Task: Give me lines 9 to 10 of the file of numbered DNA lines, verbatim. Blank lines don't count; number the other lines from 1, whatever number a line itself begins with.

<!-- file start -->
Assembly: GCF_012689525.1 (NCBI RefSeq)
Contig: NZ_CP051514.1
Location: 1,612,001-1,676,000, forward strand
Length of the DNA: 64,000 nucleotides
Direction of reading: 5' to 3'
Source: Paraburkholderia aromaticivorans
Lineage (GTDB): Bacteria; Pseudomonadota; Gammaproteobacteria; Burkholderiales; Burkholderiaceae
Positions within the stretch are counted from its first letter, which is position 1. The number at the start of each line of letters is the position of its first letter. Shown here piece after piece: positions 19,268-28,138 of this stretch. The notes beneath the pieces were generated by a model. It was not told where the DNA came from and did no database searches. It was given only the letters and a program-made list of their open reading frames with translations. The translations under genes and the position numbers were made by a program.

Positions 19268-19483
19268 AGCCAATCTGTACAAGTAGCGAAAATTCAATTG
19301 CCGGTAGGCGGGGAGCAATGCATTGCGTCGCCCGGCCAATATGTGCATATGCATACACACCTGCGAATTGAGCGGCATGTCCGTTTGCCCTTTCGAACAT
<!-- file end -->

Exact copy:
Positions 19268-19483
19268 AGCCAATCTGTACAAGTAGCGAAAATTCAATTG